Thyroid cancer affects the thyroid gland, which is responsible for producing hormones that help in controlling metabolism and calcium levels in the body. This type of cancer is more common in women than in men. About two thirds of thyroid cancers are diagnosed in people between the age of 20 and 55. However, it is important to know that Thyroid cancer is different from other thyroid conditions, such as hypothyroidism and hyperthyroidism. The most uncommon, cancers found in the thyroid are thyroid lymphomas, thyroid sarcomas, or other rare tumors (less than 4% only).
Thyroid cancer is caused by a number of environmental and genetic factors. Exposure to ionizing radiation plays a significant role. Rates of thyroid cancer increased following the Chernobyl, Fukushima, Kyshtym, and Windscale nuclear disasters. Genetic causes include family history of a group of disorders associated with tumors of the endocrine system.
People with thyroid cancer may experience:
To diagnose thyroid cancer early, it is better to know the common symptoms of thyroid disorders like fatigue, muscle weakness, weight gain, and cold sensitivity. If you locate a lump in the front of the neck, find that you have difficulty swallowing or experience unusual hoarseness in your voice, discuss it with your doctor. He will check your neck and guide for further investigation. Early diagnosis and treatment remain the cornerstone of thyroid cancer management.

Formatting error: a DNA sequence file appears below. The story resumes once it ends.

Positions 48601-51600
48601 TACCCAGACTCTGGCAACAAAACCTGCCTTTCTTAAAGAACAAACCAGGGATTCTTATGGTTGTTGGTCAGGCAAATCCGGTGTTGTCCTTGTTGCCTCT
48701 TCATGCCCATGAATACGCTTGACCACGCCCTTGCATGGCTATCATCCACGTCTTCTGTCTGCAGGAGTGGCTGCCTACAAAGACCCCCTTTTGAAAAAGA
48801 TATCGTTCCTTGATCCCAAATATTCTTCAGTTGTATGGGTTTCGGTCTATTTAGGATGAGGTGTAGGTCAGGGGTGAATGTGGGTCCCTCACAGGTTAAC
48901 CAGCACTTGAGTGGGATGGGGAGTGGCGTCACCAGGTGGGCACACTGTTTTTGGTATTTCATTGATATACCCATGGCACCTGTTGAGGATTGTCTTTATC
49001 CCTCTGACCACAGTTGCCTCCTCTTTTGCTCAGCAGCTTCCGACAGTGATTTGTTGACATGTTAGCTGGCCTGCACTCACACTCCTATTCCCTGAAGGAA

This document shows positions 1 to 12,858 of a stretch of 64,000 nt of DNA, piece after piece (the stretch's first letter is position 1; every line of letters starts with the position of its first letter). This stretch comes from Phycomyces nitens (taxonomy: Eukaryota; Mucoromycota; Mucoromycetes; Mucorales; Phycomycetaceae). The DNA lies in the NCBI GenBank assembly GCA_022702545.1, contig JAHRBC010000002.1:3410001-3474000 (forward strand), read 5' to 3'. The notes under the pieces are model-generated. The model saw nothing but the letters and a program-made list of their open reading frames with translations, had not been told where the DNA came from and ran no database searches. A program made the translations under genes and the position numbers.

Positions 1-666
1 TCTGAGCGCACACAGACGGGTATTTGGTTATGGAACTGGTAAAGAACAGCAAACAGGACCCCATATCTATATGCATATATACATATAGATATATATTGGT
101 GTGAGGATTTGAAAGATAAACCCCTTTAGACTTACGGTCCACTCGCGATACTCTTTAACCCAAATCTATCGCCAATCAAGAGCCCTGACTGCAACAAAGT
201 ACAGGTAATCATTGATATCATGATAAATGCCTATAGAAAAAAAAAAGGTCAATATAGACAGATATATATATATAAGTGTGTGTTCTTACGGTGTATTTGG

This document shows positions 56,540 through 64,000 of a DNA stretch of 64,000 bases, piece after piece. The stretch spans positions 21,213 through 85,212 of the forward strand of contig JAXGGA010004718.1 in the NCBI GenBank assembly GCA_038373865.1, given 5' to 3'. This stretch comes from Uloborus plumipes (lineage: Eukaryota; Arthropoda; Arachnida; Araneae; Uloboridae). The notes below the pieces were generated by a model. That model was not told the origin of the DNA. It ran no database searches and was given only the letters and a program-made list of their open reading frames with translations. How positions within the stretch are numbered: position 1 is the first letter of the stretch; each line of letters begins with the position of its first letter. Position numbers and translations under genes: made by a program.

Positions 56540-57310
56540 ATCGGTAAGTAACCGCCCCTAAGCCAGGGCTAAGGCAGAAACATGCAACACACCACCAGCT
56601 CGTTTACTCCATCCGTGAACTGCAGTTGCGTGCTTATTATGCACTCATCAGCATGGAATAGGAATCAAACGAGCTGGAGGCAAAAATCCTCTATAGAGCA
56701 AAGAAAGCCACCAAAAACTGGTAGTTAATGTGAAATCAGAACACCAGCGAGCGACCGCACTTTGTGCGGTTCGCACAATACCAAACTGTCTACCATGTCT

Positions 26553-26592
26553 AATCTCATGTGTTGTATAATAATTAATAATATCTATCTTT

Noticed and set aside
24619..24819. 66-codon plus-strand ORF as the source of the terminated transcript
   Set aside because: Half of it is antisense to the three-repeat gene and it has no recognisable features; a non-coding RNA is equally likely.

Thyroid cancers are often diagnosed by routine examination of the neck or are found by x-rays, thyroid biopsy or other imaging scans such as ultrasound. There are several types of blood tests such as TSH, Tg & TgAb, and MTC to diagnose thyroid cancer.
At American Oncology Institute, a multidisciplinary team consisting of Radiation Oncologists, Medical Oncologists and Surgical Oncologists collaborate to jointly plan and implement the most optimal treatment protocol for thyroid cancer. AOI conducts a joint international tumor board every week in which pathologists, oncologists, radiation therapists and surgeons from our facilities join the international team to review each case to ensure that every patient receives optimum care. All the treatment decisions are evidence based and follow the VIA pathways and protocols. The treatment methods may involve Radiation Oncology, Medical oncology or Surgical Oncology or combinations of the same.
AOI uses state-of-the-art technologies such as Trubeam StX and Calypso backed by the most modern diagnostic equipment such as PET CT and digital mammograms to ensure that our diagnosis and treatment are precise and effective.